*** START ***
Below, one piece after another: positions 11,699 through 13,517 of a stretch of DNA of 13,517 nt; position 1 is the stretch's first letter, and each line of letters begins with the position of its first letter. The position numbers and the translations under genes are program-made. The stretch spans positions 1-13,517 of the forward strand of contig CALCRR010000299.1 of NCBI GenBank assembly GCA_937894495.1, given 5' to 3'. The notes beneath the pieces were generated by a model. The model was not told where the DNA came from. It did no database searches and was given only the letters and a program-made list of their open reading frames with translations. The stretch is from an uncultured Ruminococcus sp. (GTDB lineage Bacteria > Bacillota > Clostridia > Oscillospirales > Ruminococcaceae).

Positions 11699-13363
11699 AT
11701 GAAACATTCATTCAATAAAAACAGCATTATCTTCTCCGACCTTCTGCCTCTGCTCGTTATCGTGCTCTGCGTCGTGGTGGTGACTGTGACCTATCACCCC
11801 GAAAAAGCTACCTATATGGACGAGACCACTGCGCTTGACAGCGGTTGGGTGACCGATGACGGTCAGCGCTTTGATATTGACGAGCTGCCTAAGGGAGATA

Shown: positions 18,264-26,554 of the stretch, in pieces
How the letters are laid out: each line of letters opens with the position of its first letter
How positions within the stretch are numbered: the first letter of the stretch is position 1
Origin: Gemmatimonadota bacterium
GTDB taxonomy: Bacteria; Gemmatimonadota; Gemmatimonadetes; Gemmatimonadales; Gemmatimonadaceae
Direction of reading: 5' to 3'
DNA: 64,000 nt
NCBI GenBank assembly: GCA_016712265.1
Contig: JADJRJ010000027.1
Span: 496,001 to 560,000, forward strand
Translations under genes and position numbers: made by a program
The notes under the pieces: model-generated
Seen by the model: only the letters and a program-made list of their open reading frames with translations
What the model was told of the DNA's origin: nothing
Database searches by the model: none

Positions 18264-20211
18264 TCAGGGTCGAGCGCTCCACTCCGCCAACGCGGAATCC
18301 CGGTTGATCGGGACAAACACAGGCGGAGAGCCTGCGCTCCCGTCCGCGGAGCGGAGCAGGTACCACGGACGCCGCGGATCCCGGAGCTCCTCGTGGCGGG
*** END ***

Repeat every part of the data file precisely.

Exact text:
Below, one piece after another: positions 11,699 through 13,517 of a stretch of DNA of 13,517 nt; position 1 is the stretch's first letter, and each line of letters begins with the position of its first letter. The position numbers and the translations under genes are program-made. The stretch spans positions 1-13,517 of the forward strand of contig CALCRR010000299.1 of NCBI GenBank assembly GCA_937894495.1, given 5' to 3'. The notes beneath the pieces were generated by a model. The model was not told where the DNA came from. It did no database searches and was given only the letters and a program-made list of their open reading frames with translations. The stretch is from an uncultured Ruminococcus sp. (GTDB lineage Bacteria > Bacillota > Clostridia > Oscillospirales > Ruminococcaceae).

Positions 11699-13363
11699 AT
11701 GAAACATTCATTCAATAAAAACAGCATTATCTTCTCCGACCTTCTGCCTCTGCTCGTTATCGTGCTCTGCGTCGTGGTGGTGACTGTGACCTATCACCCC
11801 GAAAAAGCTACCTATATGGACGAGACCACTGCGCTTGACAGCGGTTGGGTGACCGATGACGGTCAGCGCTTTGATATTGACGAGCTGCCTAAGGGAGATA

Shown: positions 18,264-26,554 of the stretch, in pieces
How the letters are laid out: each line of letters opens with the position of its first letter
How positions within the stretch are numbered: the first letter of the stretch is position 1
Origin: Gemmatimonadota bacterium
GTDB taxonomy: Bacteria; Gemmatimonadota; Gemmatimonadetes; Gemmatimonadales; Gemmatimonadaceae
Direction of reading: 5' to 3'
DNA: 64,000 nt
NCBI GenBank assembly: GCA_016712265.1
Contig: JADJRJ010000027.1
Span: 496,001 to 560,000, forward strand
Translations under genes and position numbers: made by a program
The notes under the pieces: model-generated
Seen by the model: only the letters and a program-made list of their open reading frames with translations
What the model was told of the DNA's origin: nothing
Database searches by the model: none

Positions 18264-20211
18264 TCAGGGTCGAGCGCTCCACTCCGCCAACGCGGAATCC
18301 CGGTTGATCGGGACAAACACAGGCGGAGAGCCTGCGCTCCCGTCCGCGGAGCGGAGCAGGTACCACGGACGCCGCGGATCCCGGAGCTCCTCGTGGCGGG